So then the third thing you look at is, you look at the distribution of the entire 274 stock SIPS that we have. What we find is that only one in three stocks have a three-year SIP XIRR, which is better than Nifty 50. So that's the kind of predictability that you need. The odds are stacked against you massively. Two thirds of the time you're going to pick a stock whose XIRR is lower than Nifty. So if you think that, you know what, I want to be my own fund manager, I want to invest in equities, I'm not saying that there's anything wrong with it. Just understand how the odds are stacked and just understand what's the amount of work that a fund manager is doing or the amount of challenges that a fund manager is facing, which you will now be faced with because you have taken it upon yourself to say that I'm going to be picking up these stocks and I'm going to beat the Nifty XIRR.

So, one in three is pretty bad odds right? Even if you look at one of the examples that we made earlier, which is Laurus Labs, how many people would have bought it? And I'm not just picking on Laurus Labs, but the pharma sector as a whole, how many people were buyers in 2017 2018 or 2019? No one knows. In 2020, Pharma did well only because there was a black swan event that happened. Covid is a black swan event whether you'd call it that or not, and Pharma just happened to be on the right side of it. Otherwise there were no tailwinds going in. So, if someone says that Pharma stocks are doing so well, since March even Pharma ETFs and pharma mutual funds have done fantastically well. but that does not mean we will be able to catch the next inflection point. That does not also mean that we'll be able to catch, two years down the line or three years down the line, which industries will be doing well or which stocks will be doing well.

Yes, there are arguments, people can say that there are some systematic ways of selecting stocks, there are factors that we can think of, quality is a factor that's been doing very well for the past eight nine years. Momentum is a factor that's been doing fantastically well in India in the past five six years. So, if you use these factors and create a portfolio, you're bound to beat the market. I hear this quite often and I tell them in 2000-2010, the only factors that worked with value was small cap in India. Since 2010 neither of them have worked.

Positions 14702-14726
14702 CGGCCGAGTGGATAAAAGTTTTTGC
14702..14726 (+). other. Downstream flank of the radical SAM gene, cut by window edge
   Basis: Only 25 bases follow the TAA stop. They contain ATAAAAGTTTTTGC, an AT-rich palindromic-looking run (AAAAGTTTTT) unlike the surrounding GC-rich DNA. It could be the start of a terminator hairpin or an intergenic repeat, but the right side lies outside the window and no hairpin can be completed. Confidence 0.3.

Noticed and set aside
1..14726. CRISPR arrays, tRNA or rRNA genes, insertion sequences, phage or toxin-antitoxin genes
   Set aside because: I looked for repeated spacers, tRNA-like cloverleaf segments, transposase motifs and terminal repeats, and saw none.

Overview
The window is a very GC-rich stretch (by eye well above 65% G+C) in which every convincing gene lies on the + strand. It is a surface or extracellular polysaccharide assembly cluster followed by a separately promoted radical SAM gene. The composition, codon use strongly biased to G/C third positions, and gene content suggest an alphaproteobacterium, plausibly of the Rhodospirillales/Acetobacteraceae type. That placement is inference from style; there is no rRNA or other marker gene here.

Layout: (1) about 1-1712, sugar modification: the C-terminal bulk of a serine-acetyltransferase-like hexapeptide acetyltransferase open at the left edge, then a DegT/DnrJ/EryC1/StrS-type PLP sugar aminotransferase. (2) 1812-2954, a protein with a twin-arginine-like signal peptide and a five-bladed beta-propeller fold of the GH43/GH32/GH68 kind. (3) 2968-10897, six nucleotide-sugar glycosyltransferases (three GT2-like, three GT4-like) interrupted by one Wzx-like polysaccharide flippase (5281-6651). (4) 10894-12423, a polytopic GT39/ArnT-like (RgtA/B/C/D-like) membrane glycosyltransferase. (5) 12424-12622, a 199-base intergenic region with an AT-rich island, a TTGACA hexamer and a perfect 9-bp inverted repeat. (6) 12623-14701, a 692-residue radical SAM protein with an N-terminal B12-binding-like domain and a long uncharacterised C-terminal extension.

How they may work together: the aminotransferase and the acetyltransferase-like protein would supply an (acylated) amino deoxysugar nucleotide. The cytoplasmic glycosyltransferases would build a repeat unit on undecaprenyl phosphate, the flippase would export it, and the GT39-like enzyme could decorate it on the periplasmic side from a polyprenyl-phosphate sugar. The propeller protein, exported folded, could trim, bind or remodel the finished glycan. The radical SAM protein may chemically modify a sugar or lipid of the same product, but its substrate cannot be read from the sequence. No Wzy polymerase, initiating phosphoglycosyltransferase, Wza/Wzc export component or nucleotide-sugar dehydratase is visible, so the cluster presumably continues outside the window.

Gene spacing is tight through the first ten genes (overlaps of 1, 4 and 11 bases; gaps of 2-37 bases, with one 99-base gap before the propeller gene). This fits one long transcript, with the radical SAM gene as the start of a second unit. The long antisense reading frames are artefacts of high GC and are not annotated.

Q: A lot of people have said that they are holding funds for the last three or four years and some of them or a lot of them are still just about breaking even. Fixed Deposits are giving better returns. Why shouldn't they choose that as opposed to single stocks or mutual funds in the first place?

Rastogi: That's, again, you started out by saying, FDs are not very good compounders. With equities and with equity mutual funds, you can build a lot of historical back test and you can say that over a 15 year period or over a 10 year period -- in India, it turns out that somewhere between 7 to 10 years is the break-even point when almost always your equity returns will be higher than your FD returns. Now, those are point to point returns but it's not a guarantee. With equity mutual funds, there is never a guarantee. So, is there a possibility that 10 years down the line your equity mutual fund returns will be lower than FD returns? There is a small possibility that it can happen. Anyone who says otherwise is just wrong. I mean, we have a very big example in Japan since 1989, they're just about close to breaking the 1989 highs right? So, it took them about 30 years to get back to that level. Of course, that was after the bombastic rally they had in the 80s. So, the point is that if you're really risk averse, if you want 100% certainty, then just for your peace of mind, FDs are good, liquid funds are good, GILT funds -- if you hold them to maturity -- are good. There are ways where you can get better returns, better tax adjusted returns, especially in terms of liquid funds versus FD because FDs are out of taxed income. That can help you, but if you look at the odds, and if you don't need the money in the next 7 to 10 years, then the odds are in your favour that you will get better returns in FD.